Just 48 hours to go to the game that will define Ireland’s World Cup.
Victory for Declan Kidney’s men here on Saturday night in Auckland would put the cat among the pigeons in Pool C. It could even catapult Ireland forward towards the semi-final and who knows where else.
But defeat would almost certainly condemn them to a meeting in the quarter finals with South Africa. Mind you, given how close Wales came to toppling the Springboks maybe we should stop believing that such games are likely to have inevitable outcomes.
How about Canada’s wonderful victory over Tonga yesterday? And best of all, Kieran Crowley’s Canadians did it by scoring tries, the best way of all.
Right now, you’d have to say just about every team here would be viewing their next opponents with suspicion and muttering among themselves ‘Be careful. We don’t want to be the next team toppled by outsiders’.
It’s good for rugby that this is happening. The last thing this World Cup needed was a repeat of some of the past 145-3 or 89-0 thrashings inflicted on the smaller countries. Sure, Samoa put 49 on Namibia this week but generally the once called ‘minnows’ are making a good case for their inclusion with some stirring performances.
Was there much difference between Scotland and Georgia yesterday? Not that I could see, apart from goal kicking.
So whoever wins the Ireland v Australia game won’t take for granted their qualification. Ireland, for example, still have to play Italy and the last time they met them they should have lost, in Rome, in the 6 Nations match in February.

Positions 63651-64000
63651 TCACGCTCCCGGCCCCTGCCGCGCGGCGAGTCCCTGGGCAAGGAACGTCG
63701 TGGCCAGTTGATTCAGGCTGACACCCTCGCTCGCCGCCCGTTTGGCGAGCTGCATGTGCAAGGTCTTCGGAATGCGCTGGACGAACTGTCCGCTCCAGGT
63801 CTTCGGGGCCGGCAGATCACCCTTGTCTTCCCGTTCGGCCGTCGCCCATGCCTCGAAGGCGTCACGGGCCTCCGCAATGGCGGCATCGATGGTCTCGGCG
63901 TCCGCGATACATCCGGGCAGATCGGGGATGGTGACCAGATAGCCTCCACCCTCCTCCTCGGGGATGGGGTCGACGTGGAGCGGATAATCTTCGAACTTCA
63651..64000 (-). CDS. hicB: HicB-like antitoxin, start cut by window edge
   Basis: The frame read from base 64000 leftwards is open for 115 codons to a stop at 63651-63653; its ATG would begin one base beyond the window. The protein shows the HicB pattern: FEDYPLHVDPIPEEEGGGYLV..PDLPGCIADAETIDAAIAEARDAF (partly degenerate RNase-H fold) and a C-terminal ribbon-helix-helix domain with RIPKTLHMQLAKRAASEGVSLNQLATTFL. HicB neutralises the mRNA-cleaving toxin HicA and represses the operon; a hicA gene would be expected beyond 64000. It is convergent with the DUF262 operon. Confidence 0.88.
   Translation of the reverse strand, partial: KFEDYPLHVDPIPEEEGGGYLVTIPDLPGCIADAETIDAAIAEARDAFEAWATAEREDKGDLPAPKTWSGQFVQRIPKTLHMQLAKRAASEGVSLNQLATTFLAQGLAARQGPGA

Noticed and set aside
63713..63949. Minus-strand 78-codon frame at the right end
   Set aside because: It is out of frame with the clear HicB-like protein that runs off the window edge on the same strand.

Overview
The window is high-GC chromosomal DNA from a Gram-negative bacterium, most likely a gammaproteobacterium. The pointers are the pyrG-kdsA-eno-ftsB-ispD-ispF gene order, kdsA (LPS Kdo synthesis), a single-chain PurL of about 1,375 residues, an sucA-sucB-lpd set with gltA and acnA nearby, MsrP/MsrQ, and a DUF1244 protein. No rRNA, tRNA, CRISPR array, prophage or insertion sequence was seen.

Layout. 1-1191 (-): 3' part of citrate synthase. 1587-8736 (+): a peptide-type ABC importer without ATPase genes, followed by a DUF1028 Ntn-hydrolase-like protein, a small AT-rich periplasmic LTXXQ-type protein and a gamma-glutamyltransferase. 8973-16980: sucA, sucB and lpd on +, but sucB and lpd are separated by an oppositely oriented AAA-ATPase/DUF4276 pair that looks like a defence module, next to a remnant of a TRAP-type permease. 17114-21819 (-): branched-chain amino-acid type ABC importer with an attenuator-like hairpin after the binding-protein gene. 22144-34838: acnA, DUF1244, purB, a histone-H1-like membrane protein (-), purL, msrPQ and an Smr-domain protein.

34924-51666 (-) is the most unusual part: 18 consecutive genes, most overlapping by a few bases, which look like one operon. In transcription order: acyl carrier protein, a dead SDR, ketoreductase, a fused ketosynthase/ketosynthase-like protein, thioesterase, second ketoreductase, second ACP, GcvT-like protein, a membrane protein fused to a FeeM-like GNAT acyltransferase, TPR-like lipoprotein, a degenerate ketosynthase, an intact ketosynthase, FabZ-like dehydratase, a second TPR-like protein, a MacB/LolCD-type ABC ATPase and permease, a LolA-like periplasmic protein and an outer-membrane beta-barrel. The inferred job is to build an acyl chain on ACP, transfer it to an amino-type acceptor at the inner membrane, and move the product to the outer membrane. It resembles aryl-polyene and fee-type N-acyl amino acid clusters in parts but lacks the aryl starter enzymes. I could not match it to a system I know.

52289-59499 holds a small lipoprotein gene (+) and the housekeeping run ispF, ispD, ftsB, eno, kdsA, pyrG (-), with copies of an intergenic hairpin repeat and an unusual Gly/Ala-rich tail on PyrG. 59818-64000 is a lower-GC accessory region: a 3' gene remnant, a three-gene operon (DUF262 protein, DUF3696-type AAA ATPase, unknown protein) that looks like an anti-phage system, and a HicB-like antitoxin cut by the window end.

This one is the biggest of the weekend, although South Africa v Fiji earlier on Saturday morning (your time) could be mighty interesting too. When they met in the 2007 World Cup in the quarter finals, Fiji got it back to 20-20 with a great comeback and the Springboks were rocking.
In the end, they pulled clear but I think the Fijians are a better side now. They seem to have much more structure in their play which they have always lacked before.
The rugby celebrities are flocking to Auckland to see the game; well, the Australian ones, anyway. The Wallabies’ 2003 World Cup coach Eddie Jones is flying in today from his base in Tokyo to watch the game. And David Campese will make his second trip across the Tasman from Sydney to see the match.
I bumped into ‘Campo’ in the media centre at Eden Park last Friday night and it was great to see him again. Can’t remember how many years ago it was he asked me to write his autobiography, but I still remember the fun we had doing it.
He came to stay with me and my family for a while and we used to go running through the fields from my home in Kent where we lived at the time. That long ago, I could still run a bit and had done the London Marathon! But Campo’s idea of running and mine hardly coincided. Still, he always pretended I was keeping up with him at his best.
Good man, Campo. I’ve always liked him and am proud to call him a mate. He sure could play a bit, too...